Sunday, September 1, 2019

The Light Fantastic


The second installment of the late Terry Pratchett’s Discwold series, and the second to star the wizard Rincewind, opens with a brief description of the home of the gods of the eponymous world, Cori Celesti, and mentions debate about the gender of the turtle suspending the world, Great A’Tuin. Twoflower has become the world’s first tourist and a friend of Rincewind as of the events of the book’s predecessor. The action soon moves to strange cellars of Unseen University, with wizards opening a peculiar book that releases a fireball, which the warlocks pursue.

The Light Fantastic briefly touches upon theology, with a mention that the gods of Discworld are busy battling the Ice Giants to interfere in the affairs of the population, and Rincewind talks to a tree with speaking ability, which supposedly starts a new arbor religion. Twoflower is back on a ship known as the Potent Voyager from a trip beyond the edge of Discworld, and on their way back to the central city of Ankh-Morpork, they run into rain in the Forest of Skund, where they meet a gnome named Swires that takes them to a gingerbread house, which satisfies the hunger of his guests.

A wizard named Trymon, who plays a somewhat antagonistic role later on in the story, studies at Unseen University, while another sorcerer, Galder Weatherwax, works his own magical talent, believing that spells hold the key to the mysteries of the Pyramid of Tsort, although this subplot is pretty much forgotten for the remainder of the novel. Snow quickly comes to Discworld, and trolls have a bit of a starring role, Rincewind and Twoflower eventually finding themselves captives of a female vagabond named Herrena. Rincewind’s animate Luggage returns to the sequel, although the two have occasional fallings-out that result in their occasional separation.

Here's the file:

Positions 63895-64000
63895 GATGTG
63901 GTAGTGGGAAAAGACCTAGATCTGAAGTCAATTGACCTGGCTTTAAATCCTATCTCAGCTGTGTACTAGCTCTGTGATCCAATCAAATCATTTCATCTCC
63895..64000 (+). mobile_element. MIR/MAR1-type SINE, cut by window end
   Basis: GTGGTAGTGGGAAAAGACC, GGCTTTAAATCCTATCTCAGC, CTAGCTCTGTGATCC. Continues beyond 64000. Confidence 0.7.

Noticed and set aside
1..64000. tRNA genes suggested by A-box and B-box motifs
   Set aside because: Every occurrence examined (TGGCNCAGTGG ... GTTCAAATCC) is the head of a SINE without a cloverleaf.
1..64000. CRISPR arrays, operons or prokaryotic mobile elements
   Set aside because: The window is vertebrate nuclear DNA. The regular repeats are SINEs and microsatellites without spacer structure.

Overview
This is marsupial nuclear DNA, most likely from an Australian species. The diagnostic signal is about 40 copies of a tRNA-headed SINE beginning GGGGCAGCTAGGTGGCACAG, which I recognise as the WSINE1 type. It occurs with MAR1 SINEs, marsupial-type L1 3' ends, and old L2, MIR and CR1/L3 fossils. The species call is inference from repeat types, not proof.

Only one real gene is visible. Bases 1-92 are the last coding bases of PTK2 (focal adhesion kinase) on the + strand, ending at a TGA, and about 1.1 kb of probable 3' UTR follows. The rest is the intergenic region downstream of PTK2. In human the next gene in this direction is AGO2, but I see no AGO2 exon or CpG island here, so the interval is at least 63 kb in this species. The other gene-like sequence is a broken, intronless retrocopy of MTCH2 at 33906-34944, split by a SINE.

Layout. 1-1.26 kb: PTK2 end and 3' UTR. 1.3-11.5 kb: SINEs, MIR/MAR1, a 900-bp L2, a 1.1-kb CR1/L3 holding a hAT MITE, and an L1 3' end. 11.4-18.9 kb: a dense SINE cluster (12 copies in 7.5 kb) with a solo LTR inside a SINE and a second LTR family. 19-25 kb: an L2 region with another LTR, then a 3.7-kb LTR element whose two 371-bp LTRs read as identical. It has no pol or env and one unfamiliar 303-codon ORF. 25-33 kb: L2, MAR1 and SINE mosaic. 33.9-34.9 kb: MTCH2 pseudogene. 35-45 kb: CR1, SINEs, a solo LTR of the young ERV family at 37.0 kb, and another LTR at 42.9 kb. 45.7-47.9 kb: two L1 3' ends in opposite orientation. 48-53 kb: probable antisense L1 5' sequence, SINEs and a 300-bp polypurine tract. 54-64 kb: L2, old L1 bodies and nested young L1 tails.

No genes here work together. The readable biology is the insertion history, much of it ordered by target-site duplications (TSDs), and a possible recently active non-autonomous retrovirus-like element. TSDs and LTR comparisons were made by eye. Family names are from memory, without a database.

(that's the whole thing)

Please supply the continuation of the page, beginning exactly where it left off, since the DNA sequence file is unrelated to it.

The antediluvian Cohen the Barbarian returns, too, and wishes to marry a woman named Bethan, although there is a huge gap in their ages. The main goal of the story, to prevent the Great A’Tuin from entering the range of the star providing daylight to Discworld, eventually becomes central, with star cultists and anti-magic zealots ultimately arising. When Twoflower and Rincewind return to Ankh-Morpork, hell breaks loose, with the book concluding satisfyingly, although there are occasional faults such as the mentioned forgotten subplot. Even so, although this is a short book, it definitely packs a punch, as is the case with the author’s other works in the pantheon.

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